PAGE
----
The week commencing the 27 March 2023, Port Skills and Safety hosted its third annual Mental Health in Ports Week. Across the week we posted information on supporting good workplace mental health, personal stories from our members and launching a brand new Ports Happiness Survey.
Good workplace mental health policies and practices are more important than ever, with the cost-of-living crisis, economic uncertainty and the rate of global change, many people are going to work with a lot of their minds. This can have a serious impact on the safety of all port workers as team members may be distracted or suffering from the physical impacts that poor mental health can have.
According to a recent study, men between the ages of 25 and 40 are more likely to experience mental health issues than any other age group. The study, conducted by the National Institute of Mental Health, found that these men are more prone to depression, anxiety, and substance abuse than their older or younger counterparts. As well as the pressures of every-day life, societal norms often dictate that men should not show their emotions, which may prevent them from seeking help when they need it.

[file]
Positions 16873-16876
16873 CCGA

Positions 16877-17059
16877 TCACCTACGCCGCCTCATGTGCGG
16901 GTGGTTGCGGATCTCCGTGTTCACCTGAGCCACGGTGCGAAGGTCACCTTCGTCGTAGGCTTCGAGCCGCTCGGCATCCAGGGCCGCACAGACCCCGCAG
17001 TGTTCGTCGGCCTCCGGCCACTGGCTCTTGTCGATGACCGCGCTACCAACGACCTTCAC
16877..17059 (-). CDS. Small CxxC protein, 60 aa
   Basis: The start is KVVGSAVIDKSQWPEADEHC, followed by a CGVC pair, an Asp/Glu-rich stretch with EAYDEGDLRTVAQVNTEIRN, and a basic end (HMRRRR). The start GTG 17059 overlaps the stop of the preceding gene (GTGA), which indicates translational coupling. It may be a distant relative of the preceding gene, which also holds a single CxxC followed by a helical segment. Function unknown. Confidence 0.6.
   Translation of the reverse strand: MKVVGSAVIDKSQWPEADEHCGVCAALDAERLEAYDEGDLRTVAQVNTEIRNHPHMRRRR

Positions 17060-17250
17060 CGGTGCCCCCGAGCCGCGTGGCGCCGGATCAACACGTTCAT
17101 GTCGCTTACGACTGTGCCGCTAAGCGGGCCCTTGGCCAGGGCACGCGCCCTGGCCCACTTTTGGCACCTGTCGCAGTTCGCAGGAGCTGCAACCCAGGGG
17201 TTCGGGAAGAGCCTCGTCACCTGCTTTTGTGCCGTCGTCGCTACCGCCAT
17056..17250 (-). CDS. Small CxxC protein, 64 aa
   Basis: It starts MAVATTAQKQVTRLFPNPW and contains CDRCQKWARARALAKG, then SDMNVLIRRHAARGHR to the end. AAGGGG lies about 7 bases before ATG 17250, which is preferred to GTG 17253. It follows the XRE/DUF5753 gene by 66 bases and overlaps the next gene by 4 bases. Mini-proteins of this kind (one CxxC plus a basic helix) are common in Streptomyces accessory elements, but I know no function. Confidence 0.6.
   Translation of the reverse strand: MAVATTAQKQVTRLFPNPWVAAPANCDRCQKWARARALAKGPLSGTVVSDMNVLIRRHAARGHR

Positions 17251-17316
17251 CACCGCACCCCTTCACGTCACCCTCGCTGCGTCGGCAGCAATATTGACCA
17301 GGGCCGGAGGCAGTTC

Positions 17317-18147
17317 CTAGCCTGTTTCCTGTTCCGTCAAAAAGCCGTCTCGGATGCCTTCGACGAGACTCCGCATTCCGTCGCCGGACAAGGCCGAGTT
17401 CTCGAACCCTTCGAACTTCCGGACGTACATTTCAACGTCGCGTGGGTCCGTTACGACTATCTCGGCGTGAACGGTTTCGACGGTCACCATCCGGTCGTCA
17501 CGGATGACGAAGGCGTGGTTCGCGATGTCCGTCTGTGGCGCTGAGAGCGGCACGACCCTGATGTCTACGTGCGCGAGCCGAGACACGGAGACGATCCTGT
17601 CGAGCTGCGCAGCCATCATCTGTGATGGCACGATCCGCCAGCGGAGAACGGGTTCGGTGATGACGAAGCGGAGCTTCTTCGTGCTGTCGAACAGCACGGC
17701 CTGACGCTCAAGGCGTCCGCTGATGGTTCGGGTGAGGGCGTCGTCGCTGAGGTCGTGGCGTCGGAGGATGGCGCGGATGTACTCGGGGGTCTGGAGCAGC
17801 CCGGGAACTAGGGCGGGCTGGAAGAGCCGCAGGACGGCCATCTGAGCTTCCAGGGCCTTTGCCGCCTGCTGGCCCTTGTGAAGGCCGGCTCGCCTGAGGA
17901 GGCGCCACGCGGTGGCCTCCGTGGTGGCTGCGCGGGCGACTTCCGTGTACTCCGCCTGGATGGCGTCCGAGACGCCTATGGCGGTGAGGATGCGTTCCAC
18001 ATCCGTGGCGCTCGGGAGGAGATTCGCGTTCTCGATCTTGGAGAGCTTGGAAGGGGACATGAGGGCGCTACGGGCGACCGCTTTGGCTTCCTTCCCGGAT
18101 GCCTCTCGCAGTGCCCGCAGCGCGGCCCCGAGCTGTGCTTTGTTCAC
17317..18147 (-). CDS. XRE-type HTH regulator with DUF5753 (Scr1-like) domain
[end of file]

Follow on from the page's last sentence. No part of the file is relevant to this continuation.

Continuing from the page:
As this group represents a large number of port workers, the PSS Mental Health in Ports week is designed to encourage all port workers, and especially men in this high risk category, to speak out about their mental health and seek support if needed.
All PSS members are encouraged to use the resources provided across this week to ensure that all port workers are mentally and physically safe at work.
Find out more about the benefits of being a PSS member and how to apply.